Wynonie Harris: Charismatic Blues Performer During 1940s and1950s

0 Posted by - July 15, 2022 - BLACK MEN, LATEST POSTS, MUSIC

Blues singer Wynonie Harris was a leading figure in black music during the 1940s and early 1950s. He formed a style that had a considerable influence on early rock and roll, as he was noted for his voice that powerfully projected over driving, horn-led bands. A distinguished-looking man with striking blue-gray eyes and a flashing smile, Harris was renowned as a charismatic performer on stage and as a hell-raiser and ladies’ man off stage.


Harris was born in Omaha, Nebraska, to Mallie Hood Anderson. He never knew his father. In 1931, at age 16, Harris dropped out of high school in North Omaha. The following year his first child, a daughter named Micky, was born. Ten months later, his son Wesley was born. Both children were raised by their mothers.

Wesley became a singer in the Five Echoes and in the Sultans. Later, he became a singer and guitarist in Preston Love’s band.

During the 1930s, Harris teamed up with Velda Shannon and formed a dance team. They performed in North Omaha’s flourishing entertainment community. By 1934, they were a regular attraction at the Ritz Theatre. In 1935, having become a celebrity in Omaha, Harris was able to earn a living as an entertainer in the depths of the Great Depression.

In the mid-1940s, during the musicians’ strike, Harris was unable to pursue a recording career. Instead, he relied on personal appearances. Performing almost continuously, he appeared at the Rhumboogie Club in Chicago in late 1943. It was there that Harris was spotted by Lucky Millinder, who asked him to join his band on tour. Harris joined on March 24, 1944, while the band was in the middle of a week-long residency at the Regal in Chicago. They moved on to New York City, where on April 7, Harris took the stage with Millinder’s band for his debut at the Apollo Theatre, in Harlem. It was during this performance that Harris first publicly performed “Who Threw the Whiskey in the Well.” In July 1945, Harris signed with Philo, a label owned by the brothers Leo and Edward Messner.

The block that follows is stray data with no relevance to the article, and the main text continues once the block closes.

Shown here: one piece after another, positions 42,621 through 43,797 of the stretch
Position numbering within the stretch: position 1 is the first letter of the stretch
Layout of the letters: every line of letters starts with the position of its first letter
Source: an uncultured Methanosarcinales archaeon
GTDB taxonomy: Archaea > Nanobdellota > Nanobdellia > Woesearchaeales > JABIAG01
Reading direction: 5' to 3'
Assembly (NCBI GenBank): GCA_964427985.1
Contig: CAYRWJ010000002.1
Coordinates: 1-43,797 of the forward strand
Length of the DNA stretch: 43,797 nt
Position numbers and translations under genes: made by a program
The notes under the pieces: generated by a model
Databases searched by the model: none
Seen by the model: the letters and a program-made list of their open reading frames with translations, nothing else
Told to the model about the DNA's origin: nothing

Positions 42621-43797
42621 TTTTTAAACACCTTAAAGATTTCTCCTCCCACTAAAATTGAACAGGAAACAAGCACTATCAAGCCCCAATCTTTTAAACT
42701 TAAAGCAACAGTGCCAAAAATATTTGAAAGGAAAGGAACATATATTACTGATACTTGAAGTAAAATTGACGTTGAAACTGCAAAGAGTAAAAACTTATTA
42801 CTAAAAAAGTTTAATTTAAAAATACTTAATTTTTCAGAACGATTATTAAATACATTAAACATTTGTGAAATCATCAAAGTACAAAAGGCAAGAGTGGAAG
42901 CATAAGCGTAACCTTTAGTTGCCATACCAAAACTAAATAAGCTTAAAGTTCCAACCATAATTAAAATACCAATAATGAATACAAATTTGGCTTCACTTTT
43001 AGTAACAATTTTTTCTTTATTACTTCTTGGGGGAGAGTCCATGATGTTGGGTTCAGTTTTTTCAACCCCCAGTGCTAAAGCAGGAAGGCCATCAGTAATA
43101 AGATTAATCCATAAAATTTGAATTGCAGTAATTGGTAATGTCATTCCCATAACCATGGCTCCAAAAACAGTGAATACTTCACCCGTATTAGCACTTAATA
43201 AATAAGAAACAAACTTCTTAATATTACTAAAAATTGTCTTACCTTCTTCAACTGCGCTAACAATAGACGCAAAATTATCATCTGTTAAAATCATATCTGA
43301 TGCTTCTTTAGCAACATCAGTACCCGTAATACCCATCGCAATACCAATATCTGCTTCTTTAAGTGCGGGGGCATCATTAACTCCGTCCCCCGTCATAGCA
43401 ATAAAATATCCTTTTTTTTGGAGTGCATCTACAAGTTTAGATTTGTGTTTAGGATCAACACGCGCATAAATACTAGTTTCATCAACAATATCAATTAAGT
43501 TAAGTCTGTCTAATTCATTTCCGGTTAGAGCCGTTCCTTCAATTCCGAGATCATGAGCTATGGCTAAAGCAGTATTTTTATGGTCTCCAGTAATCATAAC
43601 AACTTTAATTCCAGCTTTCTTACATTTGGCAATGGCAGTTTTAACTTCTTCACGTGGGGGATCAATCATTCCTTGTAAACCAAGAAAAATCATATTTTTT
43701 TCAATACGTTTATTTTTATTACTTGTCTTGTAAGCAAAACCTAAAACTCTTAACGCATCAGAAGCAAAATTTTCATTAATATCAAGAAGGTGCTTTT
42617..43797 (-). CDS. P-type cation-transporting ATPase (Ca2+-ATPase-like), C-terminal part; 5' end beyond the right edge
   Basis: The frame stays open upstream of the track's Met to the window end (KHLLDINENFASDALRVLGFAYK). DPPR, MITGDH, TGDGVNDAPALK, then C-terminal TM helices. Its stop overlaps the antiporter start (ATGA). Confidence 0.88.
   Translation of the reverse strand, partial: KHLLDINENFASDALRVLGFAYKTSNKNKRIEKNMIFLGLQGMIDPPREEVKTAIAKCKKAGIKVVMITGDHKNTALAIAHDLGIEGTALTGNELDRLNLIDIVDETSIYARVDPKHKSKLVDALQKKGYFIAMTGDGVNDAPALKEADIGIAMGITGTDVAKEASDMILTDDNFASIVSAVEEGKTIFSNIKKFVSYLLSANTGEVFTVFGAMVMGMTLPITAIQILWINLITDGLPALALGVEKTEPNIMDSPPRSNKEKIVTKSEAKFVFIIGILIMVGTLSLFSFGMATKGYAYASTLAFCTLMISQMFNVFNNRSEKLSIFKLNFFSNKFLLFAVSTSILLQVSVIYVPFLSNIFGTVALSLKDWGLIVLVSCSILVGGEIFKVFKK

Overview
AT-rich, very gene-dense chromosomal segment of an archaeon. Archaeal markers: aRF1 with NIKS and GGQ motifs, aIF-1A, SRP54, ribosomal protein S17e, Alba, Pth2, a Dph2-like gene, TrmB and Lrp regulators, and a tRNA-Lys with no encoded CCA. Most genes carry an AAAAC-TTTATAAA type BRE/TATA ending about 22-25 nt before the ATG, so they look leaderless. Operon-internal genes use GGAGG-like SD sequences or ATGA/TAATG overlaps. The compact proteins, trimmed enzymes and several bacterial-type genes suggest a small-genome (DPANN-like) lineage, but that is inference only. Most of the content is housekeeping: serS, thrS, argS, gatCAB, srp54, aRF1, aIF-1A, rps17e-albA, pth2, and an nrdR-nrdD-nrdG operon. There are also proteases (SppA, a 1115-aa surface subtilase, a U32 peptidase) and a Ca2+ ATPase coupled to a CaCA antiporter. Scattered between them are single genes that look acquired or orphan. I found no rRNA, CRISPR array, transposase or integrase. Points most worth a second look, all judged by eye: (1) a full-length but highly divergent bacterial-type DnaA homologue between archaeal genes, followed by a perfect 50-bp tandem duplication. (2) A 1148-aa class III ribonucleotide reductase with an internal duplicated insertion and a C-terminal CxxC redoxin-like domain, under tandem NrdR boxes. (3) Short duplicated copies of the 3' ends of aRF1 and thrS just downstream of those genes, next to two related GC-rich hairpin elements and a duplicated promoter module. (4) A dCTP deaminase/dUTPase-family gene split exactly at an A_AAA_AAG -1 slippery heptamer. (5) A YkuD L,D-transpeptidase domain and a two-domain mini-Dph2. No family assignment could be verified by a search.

Harris went on to record sessions for other labels, including Apollo, Bullet, and Aladdin. His greatest success came when he signed for Syd Nathan’s King label, at which he enjoyed a series of hits on the U.S. R&B chart in the late 1940s and early 1950s. Such hites included a 1948 cover of Roy Brown’s “Good Rocking Tonight,” “Good Morning Judge,” and “All She Wants to Do Is Rock.” His final large-scale performance was at the Apollo, New York, in November 1967, where he performed with Big Joe Turner, Big Mama Thornton, Jimmy Witherspoon. Harris died in 1969 at the age of 53.




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